But according to science journalist Gail Vines, when and how often you eat may be as important as what you eat. Vines cites research showing that a "grazing" eating pattern, involving frequent snacking, can increase the likelihood and severity of Syndrome X by continually flooding the bloodstream with insulin. Vines refers to recommendations by Victor Zammit, M.D., to allow a good 4-5 hours between meals and cutting out snacks.  That includes training treats!


Syndrome X and Exercise

Exercise is vital in combating Syndrome X. In fact, some researchers believe it is almost as significant as diet in reducing the risk factors associated with the condition. The American Journal of Preventive Medicine published a study showing that regular exercise reduced abdominal obesity, lowered blood pressure and cholesterol levels, and increased lean body mass. Another study at Duke University showed that exercising 3-4 times per week for at least 30 minutes will improve insulin sensitivity, lower triglycerides and raise HDL Cholesterol -all factors associated with Syndrome X. 


The message here is get out and play ball, fetch, or just jog with your dog.  It will help protect your health and your dog's health.


Nutritional Supplements for Syndrome X

Although most researchers believe that diet and exercise should be the foundation of any Syndrome X program, there are proven natural solutions to support you.


Along with alphalipoic acid and chromium, there are a number of natural remedies and nutritional supplements that reduce the impact of Syndrome X risk factors. For example, cinnamon is revered for its ability to regulate sugar metabolism and promote the healthy functioning of insulin and other glucose regulating factors in the body.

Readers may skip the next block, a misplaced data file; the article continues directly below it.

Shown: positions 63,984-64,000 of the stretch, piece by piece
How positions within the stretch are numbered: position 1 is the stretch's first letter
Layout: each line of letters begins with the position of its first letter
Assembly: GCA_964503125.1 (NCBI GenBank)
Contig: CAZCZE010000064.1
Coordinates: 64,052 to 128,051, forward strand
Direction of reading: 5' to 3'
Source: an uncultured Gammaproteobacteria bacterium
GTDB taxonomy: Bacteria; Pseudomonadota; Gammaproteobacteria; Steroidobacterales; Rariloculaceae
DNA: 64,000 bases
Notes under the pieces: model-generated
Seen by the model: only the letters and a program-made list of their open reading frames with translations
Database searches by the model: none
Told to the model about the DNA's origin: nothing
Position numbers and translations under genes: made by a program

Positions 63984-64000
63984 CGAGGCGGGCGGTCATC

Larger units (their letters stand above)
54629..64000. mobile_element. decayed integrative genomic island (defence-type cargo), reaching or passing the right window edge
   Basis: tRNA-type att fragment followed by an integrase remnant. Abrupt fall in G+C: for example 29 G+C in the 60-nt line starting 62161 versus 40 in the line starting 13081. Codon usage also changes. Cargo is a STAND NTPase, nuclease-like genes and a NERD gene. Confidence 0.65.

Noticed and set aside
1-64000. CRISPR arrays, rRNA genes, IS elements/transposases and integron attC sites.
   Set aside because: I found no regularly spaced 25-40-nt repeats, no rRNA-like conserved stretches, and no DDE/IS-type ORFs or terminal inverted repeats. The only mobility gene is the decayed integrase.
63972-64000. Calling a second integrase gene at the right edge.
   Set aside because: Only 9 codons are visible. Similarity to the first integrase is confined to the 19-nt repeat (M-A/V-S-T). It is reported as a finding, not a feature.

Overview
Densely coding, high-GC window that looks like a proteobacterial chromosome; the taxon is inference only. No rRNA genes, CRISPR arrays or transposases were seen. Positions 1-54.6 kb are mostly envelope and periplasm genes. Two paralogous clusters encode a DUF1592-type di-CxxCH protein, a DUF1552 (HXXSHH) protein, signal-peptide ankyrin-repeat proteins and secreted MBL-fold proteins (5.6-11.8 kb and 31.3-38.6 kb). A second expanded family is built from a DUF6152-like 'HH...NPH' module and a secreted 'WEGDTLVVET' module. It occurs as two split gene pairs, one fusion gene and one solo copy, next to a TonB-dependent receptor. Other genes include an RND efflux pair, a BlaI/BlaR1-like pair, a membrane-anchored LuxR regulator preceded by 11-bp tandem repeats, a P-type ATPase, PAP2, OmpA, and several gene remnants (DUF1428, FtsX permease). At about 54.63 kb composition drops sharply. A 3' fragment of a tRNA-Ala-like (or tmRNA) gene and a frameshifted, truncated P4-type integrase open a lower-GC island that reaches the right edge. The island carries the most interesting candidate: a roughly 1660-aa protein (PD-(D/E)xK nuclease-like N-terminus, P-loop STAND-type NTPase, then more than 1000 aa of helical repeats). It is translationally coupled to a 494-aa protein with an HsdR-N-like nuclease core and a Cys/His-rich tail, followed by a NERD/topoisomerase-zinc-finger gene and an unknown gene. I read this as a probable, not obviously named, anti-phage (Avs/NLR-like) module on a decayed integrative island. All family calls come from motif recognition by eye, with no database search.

Green tea has also demonstrated dynamic anti-Syndrome X properties. A study by researchers at the University of Chicago found that green tea catechins -particularly epigallocatechin (EGCG) -reduce body weight, lower insulin and glucose levels, while reducing cholesterol and triglycerides.


Other popular herbs for promoting healthy blood sugar metabolism include:


Bitter Melon -a plant commonly used medicinally in tropical regions throughout the world. It is historically used to treat a variety of conditions, but researchers have recently discovered its ability to lessen the risk factors associated with Syndrome X.


Fenugreek -A small seed plant native to India and southern Europe, it promotes healthy glucose levels by encouraging healthy insulin secretion by the pancreas. Fenugreek also supports healthy cholesterol and triglyceride levels and offers antioxidant protection.


High Fructose Corn Syrup

Many experts believe that the widespread use of high fructose corn syrup (HFCS) is playing a major role in our burgeoning Syndrome X epidemic. Researchers from the Department of Nutrition at the University of California, Davis and others have proposed the theory that fructose in the form of HFCS may be primarily responsible for the epidemic of Syndrome X risk factors .


HFCS is an inexpensive sweetener manufactured by adding enzymes to corn syrup to convert glucose into fructose, a sweeter form of sugar. Because it is cheaper than cane sugar, the use of HFCS increased ten fold from 1975 to 1990. Although often associated with soft drinks, HFCS is found in many processed foods, including juices, jams and condiments like ketchup.



Due to over-consumption of refined carbohydrates, many experts believe we are on the verge of an epidemic of Syndrome X related illnesses. But the good news is that Syndrome X can usually be prevented or reversed through a combination of diet, exercise and natural supplementation.